Does my organisation, charity, community group, health centre, dental practice etc. qualify as a Public Authority?

Organisations are often surprised when they discover that they are subject to the requirement to obtain a Display Energy Certificate (DEC). In fact, in the context of modern public service delivery, the term “Public Authority” is actually very misleading. Many organisations that would not normally be considered councils or authorities actually require DECs.

If, as an organisation, you are unsure as to whether or not you are a Public Authority for the purposes of these regulations you should seek you own legal advice. When considering if your not-for-profit or charity is subject to these regulations the key would normally be in deciding if you are a body “governed by public law”. We have development the questionnaire below to help you decide.

Public Authority Self-Determination Questionnaire

Question 1:

Are you listed in Schedule 1 of The Public Contracts Regulations 2015 (click to view) or Schedule 1 of The Freedom of Information Act 2000 (click to view), a regional authority or a local authority (county, borough, district, town, parish councils etc.)?

If your organisation is one of these then you are a “Public Authority” and will require DECs on the premises you occupy if the floor area and public visitation requirements are also met. If you are not listed you should continue to Question 2 to see if you are subject to the regulations through the additional criteria.

Question 2:

Do you have a legal personality for the purposes of the regulations? In effect, are you a legal body other than an individual?

Typical examples could include a Limited Liability Company (including charitable companies), Public Limited Company (PLC), Limited Liability Partnership (LLP), Community Interest Company (CIC), Charitable Incorporated Organisation (CIO), Co-operative Society (Co-op), Community Benefit Society (BenCom) and Financial Mutual. If your organisation is any of these you may be a “Public Authority” and should continue to Question 3. If not, you probably have no legal personality in this sense and so are not subject to mandatory Display Energy Certificates.

Question 3:

Is your organisation established for the specific purpose of meeting needs in the general interest, not having an industrial or commercial character?

A traditional business exists to make wealth (money) for distribution to its owners, investors and shareholders. In other words, it has industrial or commercial character and would not be considered a “Public Authority” hence you are not subject to mandatory Display Energy Certificates. In contrast, public bodies in this sense exist to meet the general needs of society or of communities. They often provide services like health, social care, education, child care and recreation etc on a not-for-profit basis. They typically use any profits they make from business activities to reinvest in the provision of these services. They may also have a legal “asset lock” preventing the distribution of any profits or assets to members or shareholders. If you are a public body then you may be a “Public Authority” and should continue to Question 4.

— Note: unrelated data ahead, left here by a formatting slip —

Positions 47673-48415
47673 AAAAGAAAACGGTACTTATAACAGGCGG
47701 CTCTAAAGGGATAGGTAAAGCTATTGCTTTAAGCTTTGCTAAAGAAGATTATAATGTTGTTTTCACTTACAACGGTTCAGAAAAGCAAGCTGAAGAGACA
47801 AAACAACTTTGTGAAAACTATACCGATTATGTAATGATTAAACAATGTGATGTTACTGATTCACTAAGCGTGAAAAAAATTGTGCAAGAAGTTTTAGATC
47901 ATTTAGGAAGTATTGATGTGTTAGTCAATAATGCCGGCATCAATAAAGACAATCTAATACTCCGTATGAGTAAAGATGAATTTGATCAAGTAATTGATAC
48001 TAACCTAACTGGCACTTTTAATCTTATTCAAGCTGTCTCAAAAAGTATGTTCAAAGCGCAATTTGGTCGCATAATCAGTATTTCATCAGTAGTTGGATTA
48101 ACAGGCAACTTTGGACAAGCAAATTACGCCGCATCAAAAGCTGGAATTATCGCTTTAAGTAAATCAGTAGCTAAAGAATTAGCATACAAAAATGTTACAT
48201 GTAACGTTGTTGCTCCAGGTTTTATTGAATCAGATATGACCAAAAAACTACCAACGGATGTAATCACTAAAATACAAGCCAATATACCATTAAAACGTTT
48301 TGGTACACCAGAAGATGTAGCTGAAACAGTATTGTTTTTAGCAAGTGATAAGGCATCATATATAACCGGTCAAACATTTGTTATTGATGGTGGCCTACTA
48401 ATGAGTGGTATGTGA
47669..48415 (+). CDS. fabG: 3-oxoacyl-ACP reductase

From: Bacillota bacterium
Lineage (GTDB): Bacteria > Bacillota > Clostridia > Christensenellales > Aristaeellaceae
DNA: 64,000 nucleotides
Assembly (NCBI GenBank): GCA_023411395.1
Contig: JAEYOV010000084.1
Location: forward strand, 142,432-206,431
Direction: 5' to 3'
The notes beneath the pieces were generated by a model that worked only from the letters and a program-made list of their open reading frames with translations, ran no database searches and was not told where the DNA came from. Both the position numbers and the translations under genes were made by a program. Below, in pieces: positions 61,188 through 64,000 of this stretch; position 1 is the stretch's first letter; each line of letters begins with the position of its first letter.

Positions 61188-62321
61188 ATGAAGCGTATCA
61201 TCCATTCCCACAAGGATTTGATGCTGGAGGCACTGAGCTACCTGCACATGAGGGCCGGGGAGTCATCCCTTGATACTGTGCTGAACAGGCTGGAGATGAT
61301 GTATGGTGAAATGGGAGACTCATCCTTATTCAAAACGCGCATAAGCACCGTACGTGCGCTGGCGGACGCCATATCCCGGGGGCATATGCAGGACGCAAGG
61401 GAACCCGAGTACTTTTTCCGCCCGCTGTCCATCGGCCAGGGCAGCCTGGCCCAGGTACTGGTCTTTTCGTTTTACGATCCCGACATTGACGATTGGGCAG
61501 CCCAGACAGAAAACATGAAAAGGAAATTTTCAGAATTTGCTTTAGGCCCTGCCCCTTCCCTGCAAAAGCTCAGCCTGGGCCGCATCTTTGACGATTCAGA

Question 4:

Does the majority of your finance come from the State, regional or local authorities or other bodies governed by public law?

If the majority of your organisation’s funding comes from the government, regional authorities, local councils or other public bodies (likely to include grants from charities etc) then you are a “Public Authority” and will require Display Energy Certificates for the premises you occupy if the floor area and public visitation requirements are also met. If not, continue to Question 5.

Question 5:

Are you subject to management supervision from the State (including central government departments), regional or local authorities or other bodies governed by public law?

A simple way of determining this is to consider if you are free to run your organisation as you wish or whether you have to account for decisions that are made or actions taken to another organisation. For example, most organisations receiving public money have to report upon the activities funded directly or indirectly back to the funding organisation, i.e. they are subject to supervision to ensure the money is spent as intended. Registered Charities are subject to the supervision of the Charity Commission which is part of the State. Similarly NHS practices are subject to supervision from the Department of Health through NHS Trusts and schools, colleges and academies are subject to supervision by the Department of Education through OfSTED. If you are subject to management supervision then you are a “Public Authority” and will require Display Energy Certificates on the premises you occupy if the floor area and public visitation requirements are also met. If not, continue to Question 6.

Please Note: Educational establishments should remember that students are considered to be members of the public under these regulations.

Question 6:

Do you have an administrative, managerial or supervisory board with more than half its members appointed by the State (including central government departments), regional or local authorities or other bodies governed by public law?

If your organisation does then it is a “Public Authority” and will require Display Energy Certificates on the premises it occupies if the floor area and public visitation requirements are also met. If not, you are probably not a “Public Authority” and so will not require mandatory DECs on the premises you occupy. However, “Public Authorities” are exempted from ESOS and so you will be subject to the requirements of the Energy Savings Opportunities Scheme (ESOS) if you meet the other qualifying criteria.